Caitriona Balfe: a role model after Outlander and Money Monster
For Caitriona Balfe, walking away from the catwalk and into the acting world after a successful, decade-long career modelling for brands such as Chanel and Dolce & Gabbana was a leap of faith. “Especially at 30, which is a dirty number in the [film] industry, you know,” she says.
Although modelling to acting is a well-trodden path in Hollywood, the 36-year-old Irish actress says crossing the threshold between the industries was the most challenging thing she has done. “I had no idea how to get into the industry: how I was going to get an audition, let alone a job,” she tells Review from Los Angeles.
It was, in fact, something of a full circle for Balfe, who, at age 18, had been studying theatre at the Dublin Institute of Technology before being approached by Ford Models. “After a while it became clear that modelling wasn’t a passion, and that was getting very frustrating,” she says. In 2009, Balfe dropped everything to pursue her original career choice. “For me it was now or never. I think when you have a passion or a dream in life you have to give it a shot, because if you don’t, you’ll be miserable”.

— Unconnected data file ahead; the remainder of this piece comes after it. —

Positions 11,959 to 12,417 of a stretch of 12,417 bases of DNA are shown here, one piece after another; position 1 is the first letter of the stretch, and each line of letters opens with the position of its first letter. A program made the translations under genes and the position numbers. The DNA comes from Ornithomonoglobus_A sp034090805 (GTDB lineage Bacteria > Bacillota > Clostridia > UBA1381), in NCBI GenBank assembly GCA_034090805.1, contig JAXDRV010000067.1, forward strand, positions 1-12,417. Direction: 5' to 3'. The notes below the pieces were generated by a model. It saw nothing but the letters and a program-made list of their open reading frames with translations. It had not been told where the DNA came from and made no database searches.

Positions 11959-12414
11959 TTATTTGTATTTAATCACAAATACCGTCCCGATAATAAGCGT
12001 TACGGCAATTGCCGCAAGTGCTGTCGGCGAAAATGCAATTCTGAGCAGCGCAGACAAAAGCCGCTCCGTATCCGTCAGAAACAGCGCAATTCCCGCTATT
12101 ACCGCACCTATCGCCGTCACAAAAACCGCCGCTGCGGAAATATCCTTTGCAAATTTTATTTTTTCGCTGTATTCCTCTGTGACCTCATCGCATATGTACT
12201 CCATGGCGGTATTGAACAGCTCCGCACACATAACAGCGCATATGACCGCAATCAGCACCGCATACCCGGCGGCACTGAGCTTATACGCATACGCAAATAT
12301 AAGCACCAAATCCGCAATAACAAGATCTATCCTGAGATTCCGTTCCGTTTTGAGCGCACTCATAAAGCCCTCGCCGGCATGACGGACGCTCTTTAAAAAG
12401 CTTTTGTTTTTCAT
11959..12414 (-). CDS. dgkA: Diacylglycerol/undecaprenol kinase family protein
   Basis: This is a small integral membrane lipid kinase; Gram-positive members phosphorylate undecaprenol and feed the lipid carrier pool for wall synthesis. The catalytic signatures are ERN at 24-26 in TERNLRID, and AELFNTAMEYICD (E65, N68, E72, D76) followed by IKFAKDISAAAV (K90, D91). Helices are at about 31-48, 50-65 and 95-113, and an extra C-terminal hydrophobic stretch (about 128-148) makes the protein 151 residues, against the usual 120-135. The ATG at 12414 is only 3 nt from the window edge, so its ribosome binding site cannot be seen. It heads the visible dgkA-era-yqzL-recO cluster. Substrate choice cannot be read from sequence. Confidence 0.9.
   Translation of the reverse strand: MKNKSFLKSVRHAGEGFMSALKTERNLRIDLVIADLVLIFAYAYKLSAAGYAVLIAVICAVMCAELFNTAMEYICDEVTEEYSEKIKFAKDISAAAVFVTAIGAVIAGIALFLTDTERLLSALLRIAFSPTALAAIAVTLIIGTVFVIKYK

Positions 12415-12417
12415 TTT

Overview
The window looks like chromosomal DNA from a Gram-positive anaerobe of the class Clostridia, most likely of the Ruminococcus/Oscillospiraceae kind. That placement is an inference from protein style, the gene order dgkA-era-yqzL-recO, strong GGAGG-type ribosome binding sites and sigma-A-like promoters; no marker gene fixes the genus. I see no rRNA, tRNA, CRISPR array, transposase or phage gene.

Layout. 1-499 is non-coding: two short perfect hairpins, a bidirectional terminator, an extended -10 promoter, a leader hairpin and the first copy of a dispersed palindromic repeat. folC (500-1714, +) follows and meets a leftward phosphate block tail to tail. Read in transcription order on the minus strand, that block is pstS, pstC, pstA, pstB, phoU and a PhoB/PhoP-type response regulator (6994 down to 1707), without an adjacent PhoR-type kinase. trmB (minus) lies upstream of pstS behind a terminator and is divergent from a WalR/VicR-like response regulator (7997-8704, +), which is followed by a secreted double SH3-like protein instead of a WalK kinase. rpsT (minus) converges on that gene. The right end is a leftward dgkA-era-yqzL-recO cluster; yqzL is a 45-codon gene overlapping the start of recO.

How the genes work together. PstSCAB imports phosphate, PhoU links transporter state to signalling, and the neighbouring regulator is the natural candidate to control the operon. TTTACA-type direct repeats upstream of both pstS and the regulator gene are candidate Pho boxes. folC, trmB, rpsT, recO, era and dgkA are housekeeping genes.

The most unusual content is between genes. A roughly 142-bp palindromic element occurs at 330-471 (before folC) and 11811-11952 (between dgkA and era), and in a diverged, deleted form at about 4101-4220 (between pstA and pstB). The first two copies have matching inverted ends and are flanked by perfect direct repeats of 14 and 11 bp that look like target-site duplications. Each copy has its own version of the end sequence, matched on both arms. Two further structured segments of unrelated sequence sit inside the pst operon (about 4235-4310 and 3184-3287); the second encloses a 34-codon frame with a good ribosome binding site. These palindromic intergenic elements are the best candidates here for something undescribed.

Balfe has certainly landed on her feet with a breakout role in TV’s Outlander as Claire Fraser, and now a major role in Jodie Foster’s upcoming film Money Monster, which also stars George Clooney, Julia Roberts and Dominic West.
Money Monster is a part of the growing genre of financial thrillers: here, a leading investment firm, the fictional Ibis Clear Capital, has lost $800 million overnight and Balfe’s character, Diane Lester, is its righteous and determined communications officer. Meanwhile, financial television host Lee Gates (Clooney) has been taken hostage by an irate investor demanding answers.
Balfe says that only a few weeks before she read the script, she had been deeply affected by a Rolling Stone article about Alayne Fleischmann, the whistleblower at JPMorgan Chase who, after the financial meltdown of 2008, gave evidence that resulted in a US$9 billion settlement to the US government.